6. Student possession and self-administration of emergency medication is permitted for student with medical conditions. An annual written authorization must be received from the parent and physician stating the nature of the disease and that the student has been instructed in how to self-administer the medication.
7. Medication Disposal: At the close of the school year, ALL medication should be taken by the student's parent or designated adult. Any medication remaining will be destroyed.
3 months ago
First Aid and Illness
The school nurse is available for accidents, medical emergencies or when children become ill in school. Parents/Guardians will be notified in the event of any illness or injury that either requires follow up by your child’s doctor or that prevents your child from participating in the normal school day. You will be notified for fever, vomiting, moderate to serious injury, disease or condition requiring immediate dismissal or health care provider follow up.
Please keep your child home if he/she is experiencing fever greater than 100*F. He/She should be fever free or without fever greater than 100*F without fever reducing medications for 24 hours before returning to school. Examples of fever reducing medications include Tylenol/Acetaminophen, Motrin/Ibuprofen, etc.
Please keep your child home if he/she is experiencing vomiting or diarrhea. He/she should be free of vomiting/diarrhea for 24 hours before returning to school.
There may be other contagious conditions such as chickenpox or pink eye where students should NOT come to school and/or return to school until cleared by medical professional.
*** It is always a good idea to request a doctor's note when visiting the doctor/missing school. Those notes can be brought to the office staff when returning to school. ***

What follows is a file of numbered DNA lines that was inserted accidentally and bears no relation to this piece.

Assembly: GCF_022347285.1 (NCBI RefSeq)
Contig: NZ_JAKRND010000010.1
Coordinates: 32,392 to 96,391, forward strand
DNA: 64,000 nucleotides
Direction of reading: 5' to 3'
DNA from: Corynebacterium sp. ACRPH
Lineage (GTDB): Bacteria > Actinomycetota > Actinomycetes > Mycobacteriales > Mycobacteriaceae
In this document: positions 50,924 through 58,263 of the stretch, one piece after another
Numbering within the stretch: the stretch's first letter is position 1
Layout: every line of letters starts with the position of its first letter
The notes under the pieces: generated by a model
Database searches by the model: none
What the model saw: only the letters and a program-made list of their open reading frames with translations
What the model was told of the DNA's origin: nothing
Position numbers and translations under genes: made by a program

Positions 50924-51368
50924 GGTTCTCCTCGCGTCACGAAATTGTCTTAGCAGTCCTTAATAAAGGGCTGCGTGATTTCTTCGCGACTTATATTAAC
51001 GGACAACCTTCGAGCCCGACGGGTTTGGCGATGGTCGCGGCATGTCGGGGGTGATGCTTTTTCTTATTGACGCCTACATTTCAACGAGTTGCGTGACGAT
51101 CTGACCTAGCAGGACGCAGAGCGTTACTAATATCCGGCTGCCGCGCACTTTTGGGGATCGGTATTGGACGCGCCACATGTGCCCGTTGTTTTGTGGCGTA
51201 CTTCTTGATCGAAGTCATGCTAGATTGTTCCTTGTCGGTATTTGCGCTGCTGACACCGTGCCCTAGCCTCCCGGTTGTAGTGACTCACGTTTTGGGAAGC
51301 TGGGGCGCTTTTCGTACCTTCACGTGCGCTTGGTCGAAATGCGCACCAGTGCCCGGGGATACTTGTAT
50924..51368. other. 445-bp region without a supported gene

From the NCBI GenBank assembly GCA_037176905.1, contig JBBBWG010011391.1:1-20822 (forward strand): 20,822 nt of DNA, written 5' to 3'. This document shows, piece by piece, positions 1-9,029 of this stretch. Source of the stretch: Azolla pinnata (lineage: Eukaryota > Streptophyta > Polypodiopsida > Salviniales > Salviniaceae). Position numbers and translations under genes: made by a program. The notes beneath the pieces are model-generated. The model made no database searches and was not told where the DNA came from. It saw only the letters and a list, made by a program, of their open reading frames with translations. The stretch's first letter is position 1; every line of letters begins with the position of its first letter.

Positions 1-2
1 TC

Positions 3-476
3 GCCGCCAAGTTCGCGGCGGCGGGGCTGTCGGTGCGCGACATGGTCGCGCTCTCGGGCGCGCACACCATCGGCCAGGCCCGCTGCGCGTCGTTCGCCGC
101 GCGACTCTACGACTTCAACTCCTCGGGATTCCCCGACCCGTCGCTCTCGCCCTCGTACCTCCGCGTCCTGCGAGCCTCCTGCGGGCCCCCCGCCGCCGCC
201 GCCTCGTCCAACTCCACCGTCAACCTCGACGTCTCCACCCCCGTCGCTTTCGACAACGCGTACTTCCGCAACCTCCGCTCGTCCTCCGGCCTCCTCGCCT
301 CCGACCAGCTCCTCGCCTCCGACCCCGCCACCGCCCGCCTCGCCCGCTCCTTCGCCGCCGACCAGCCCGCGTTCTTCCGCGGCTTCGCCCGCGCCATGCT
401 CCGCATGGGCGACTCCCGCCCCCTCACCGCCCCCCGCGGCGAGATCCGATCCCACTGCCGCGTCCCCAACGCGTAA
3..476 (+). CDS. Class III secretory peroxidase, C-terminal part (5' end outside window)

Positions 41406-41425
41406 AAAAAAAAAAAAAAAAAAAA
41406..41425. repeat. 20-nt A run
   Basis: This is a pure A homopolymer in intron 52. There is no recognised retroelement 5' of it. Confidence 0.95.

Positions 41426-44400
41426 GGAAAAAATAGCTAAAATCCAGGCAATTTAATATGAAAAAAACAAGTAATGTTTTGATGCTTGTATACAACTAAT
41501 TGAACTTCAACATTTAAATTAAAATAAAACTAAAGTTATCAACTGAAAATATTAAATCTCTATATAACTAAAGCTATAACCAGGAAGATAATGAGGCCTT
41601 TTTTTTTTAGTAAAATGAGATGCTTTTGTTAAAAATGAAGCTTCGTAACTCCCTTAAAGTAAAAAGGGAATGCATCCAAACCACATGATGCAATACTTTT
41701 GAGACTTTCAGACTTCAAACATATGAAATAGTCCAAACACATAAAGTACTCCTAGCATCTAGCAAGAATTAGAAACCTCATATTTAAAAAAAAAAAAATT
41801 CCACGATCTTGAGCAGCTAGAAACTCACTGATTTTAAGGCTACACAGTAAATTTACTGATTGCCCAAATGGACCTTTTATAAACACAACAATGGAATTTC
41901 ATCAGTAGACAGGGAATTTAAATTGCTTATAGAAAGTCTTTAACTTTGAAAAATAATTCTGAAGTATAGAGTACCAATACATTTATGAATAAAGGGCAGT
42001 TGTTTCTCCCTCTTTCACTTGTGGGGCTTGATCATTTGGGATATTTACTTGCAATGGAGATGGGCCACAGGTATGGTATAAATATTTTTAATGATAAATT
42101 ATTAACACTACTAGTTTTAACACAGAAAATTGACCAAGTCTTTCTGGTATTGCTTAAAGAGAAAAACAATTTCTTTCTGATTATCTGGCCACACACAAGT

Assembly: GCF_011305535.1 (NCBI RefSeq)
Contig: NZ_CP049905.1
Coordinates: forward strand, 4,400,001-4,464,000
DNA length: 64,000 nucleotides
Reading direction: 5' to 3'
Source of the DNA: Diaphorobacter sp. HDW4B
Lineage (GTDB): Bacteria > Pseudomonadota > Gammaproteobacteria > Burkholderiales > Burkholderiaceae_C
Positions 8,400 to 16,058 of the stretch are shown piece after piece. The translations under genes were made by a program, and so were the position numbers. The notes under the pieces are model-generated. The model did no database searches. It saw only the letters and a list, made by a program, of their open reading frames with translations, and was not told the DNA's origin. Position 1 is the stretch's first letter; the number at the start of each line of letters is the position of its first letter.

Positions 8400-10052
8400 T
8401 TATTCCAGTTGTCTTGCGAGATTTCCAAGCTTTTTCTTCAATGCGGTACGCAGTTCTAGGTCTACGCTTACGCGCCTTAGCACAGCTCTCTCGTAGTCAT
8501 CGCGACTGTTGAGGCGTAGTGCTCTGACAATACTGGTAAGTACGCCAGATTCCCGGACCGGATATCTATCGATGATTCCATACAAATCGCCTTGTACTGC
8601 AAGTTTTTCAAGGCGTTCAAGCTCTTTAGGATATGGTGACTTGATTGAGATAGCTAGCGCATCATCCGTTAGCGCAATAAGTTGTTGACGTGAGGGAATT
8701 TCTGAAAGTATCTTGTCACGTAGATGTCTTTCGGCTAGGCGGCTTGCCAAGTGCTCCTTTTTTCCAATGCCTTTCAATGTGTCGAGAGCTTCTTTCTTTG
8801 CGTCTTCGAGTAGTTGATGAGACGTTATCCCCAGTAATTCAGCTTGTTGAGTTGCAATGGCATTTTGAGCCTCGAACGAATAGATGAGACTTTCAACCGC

Please make sure the school has your most current contact information and phone numbers where you can be reached during the school day.
Chronic Health Conditions
If your child has a chronic health condition, it is important to discuss and design a personalized plan of care for your child. Please contact the school nurse. Always notify the school nurse of any change in your child's condition/medications.
Asthma affects more than 26 million Americans. It is a chronic disease that causes your airways to become inflamed, making it hard to breathe. Click here for more information.
Epilepsy is a common disorder of the brain that causes recurring seizures. Epilepsy affects people of all ages, but children and older adults are more likely to have epilepsy. Click here for more information.
No two people manage their diabetes in the exact same way. Some students get their insulin using a syringe and vial, others use insulin pens, and still others have insulin pumps. Click here for more information.
Plan of Care
Cystic fibrosis is a progressive, genetic disease that causes persistent lung infections and limits the ability to breathe over time. Click here for more information.
Dietary Restriction/ Special Dietary Needs
If your child has an intolerance or will require special dietary needs while at school, please complete this form (coming soon) and contact the school nurse to review and design a plan of care for your child.
Head Lice (Information Coming Soon)
Meningococcal meningitis and certain bloodstream infections can be caused by a bacterium called Neisseria meningitidis. Infections caused by this bacterium are serious and can quickly turn critical, leading to brain damage, hearing loss, and even death.
Human Papillomavirus (HPV)
According to the Centers for Disease Control and Prevention (CDC), the human papillomavirus (HPV) causes more than 26,000 new cases of cancer in U.S. men and women each year, including cervical and oral cancers. Many of these cancers can be prevented with a safe, effective vaccine that is available to boys and girls starting at age 9. Indiana Code 20-34-4-3 requires that the Indiana State Department of Health make you aware of HPV, its link to cancer, and the available vaccine.